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Reading is a recent invention in the history of human culture — too recent for dedicated brain networks to have evolved specifically for it. How, then, do we accomplish this remarkable feat? As we learn to read, a brain region known as the ‘visual word form area’ (VWFA) becomes sensitive to script (letters or characters). However, some have claimed that the development of this area takes up (and thus detrimentally affects) space that is otherwise available for processing culturally relevant objects such as faces, houses or tools.

An international research team led by Falk Huettig (MPI and Radboud University Nijmegen) and Alexis Hervais-Adelman (MPI and University of Zurich) set out to test the effect of reading on the brain’s visual system. If learning to read leads to ‘competition’ with other visual areas in the brain, readers should have different brain activation patterns from non-readers — and not just for letters, but also for faces, tools, or houses. ‘Recycling’ of brain networks when learning to read has previously been thought to negatively affect evolutionary old functions such as face processing. Huettig and Hervais-Adelman, however, hypothesized that reading, rather than negatively affecting brain responses to non-orthographic (non-letter) objects, may, conversely, result in increased brain responses to visual stimuli in general. (1)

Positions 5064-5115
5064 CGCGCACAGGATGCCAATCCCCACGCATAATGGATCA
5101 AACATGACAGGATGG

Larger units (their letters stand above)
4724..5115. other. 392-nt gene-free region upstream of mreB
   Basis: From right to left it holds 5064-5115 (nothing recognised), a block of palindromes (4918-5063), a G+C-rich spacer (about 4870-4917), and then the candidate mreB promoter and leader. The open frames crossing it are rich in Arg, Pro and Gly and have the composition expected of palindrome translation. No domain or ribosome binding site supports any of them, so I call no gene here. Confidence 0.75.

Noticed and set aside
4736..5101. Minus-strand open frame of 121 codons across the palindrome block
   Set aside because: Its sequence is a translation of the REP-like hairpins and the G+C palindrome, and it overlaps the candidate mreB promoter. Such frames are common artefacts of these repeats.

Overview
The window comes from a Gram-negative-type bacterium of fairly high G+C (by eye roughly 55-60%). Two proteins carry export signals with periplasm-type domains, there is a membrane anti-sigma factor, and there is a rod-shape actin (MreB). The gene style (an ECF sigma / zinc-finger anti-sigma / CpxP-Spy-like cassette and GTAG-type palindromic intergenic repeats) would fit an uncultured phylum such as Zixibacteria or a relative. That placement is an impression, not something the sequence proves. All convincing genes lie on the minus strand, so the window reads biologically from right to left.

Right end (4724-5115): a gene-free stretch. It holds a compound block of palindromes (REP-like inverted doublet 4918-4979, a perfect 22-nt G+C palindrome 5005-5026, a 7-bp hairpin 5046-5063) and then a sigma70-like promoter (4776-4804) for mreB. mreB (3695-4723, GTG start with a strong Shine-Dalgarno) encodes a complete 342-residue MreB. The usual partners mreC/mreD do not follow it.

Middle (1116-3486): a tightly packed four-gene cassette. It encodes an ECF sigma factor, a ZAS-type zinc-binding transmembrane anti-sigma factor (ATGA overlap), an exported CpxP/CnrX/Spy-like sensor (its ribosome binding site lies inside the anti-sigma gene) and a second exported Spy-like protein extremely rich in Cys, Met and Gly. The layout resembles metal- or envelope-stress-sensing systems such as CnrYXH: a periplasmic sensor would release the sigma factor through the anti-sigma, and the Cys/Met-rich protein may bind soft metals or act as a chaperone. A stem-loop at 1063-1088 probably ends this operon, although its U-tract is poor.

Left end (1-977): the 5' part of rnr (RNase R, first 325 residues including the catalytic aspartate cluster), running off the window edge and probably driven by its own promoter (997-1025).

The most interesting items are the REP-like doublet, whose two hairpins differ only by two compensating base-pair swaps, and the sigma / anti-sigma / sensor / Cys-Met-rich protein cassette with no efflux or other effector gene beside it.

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Seeing. Reading. Learning.

In an inactive cosmos we are active.

Don’t be fooled by the super nova or the black holes colliding.

There is silence in the cosmos.

And we break that silence with our chatter.

Seeing. Seeing more. And then even more!

Learning to read in a cosmos which says nothing.

Nothing but the obvious…

Listen to your self while reading aloud.

He doesn’t truly say anything.

Except only when you stay silent and listen to him…